I live in Atlanta, and there are always these political jackasses who demand time and attention.  Hell, our neighborhoods are so full of issues you can spend all your waking hours trying to find solutions…none that please most.  I guess I have learned something important over the past 40 years here:  you can’t change lives, nor really environment, regardless your good intentions and energy.  People will continue to do what they do.

The point of all of this is not to let it consume you.  I have a couple of friends and neighbors who let it consume them.  But then again, they aren’t writers.

And as to writing, you have to constantly read.  That’s probably 70% of writing.  It goes way beyond research for a particular story or novel.  It is something that never ends, this desire to develop your cobbling of words.  For in the end, this cobbling is what gives life and substance to it all.  Hopefully you go from a lower level to a higher level in your writing.  But that takes time.  It annoys me when people have blogs and they don’t try to develop their writing. They just think what they put down is ‘good enough’.  Well, it’s usually not, but they will either sink or float by the amount of work they put into their writing.  It’s not rocket science.  And I can spend hours cringing reading my own stuff.  That is what I think propels us forward, those of us who consider ourselves as ‘serious’ writers: we work endlessly at it.  And the improvements are incremental.  Maybe it gets easier down the road, but I’m not there yet.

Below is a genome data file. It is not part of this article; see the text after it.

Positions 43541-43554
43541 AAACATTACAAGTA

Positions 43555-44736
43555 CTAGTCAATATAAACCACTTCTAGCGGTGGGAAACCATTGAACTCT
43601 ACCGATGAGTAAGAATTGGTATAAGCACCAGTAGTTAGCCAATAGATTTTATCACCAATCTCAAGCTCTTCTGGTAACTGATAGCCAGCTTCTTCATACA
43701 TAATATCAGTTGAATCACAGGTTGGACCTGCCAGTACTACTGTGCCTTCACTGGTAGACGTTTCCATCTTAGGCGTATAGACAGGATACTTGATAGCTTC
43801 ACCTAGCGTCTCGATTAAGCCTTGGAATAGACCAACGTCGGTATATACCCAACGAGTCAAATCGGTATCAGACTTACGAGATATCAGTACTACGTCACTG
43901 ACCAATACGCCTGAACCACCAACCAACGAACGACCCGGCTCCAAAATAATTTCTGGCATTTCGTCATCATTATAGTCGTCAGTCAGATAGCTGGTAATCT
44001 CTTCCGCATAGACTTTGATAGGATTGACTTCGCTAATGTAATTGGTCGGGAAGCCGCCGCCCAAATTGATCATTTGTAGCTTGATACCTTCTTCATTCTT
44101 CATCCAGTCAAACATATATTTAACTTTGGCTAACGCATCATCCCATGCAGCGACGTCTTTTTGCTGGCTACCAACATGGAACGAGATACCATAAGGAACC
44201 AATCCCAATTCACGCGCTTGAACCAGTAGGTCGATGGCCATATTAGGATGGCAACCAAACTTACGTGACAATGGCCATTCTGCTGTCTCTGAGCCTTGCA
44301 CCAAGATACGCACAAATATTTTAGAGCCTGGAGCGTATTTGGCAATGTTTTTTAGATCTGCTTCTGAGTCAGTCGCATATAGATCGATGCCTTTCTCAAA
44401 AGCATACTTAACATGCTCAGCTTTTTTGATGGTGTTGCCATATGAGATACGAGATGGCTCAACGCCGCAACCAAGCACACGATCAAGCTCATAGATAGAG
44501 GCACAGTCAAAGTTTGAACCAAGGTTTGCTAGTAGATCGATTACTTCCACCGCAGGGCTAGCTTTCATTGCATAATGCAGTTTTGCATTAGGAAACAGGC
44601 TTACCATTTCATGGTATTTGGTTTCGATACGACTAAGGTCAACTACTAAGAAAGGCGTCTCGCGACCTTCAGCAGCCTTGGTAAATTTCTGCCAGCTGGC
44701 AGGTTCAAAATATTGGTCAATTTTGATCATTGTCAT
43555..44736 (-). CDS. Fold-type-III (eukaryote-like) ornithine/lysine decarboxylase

I wanted to write about Lawrence Durrell’s “A Key to Modern British Poetry”, 1952 edition.  This is something I recently picked up, and thought there had to be something of resonance in there for me…since I was attempting to form my own poetry.  There was, and I was surprised at how much spoke to the issue:

(From Beyond the Ego, an essay in Durrell’s book)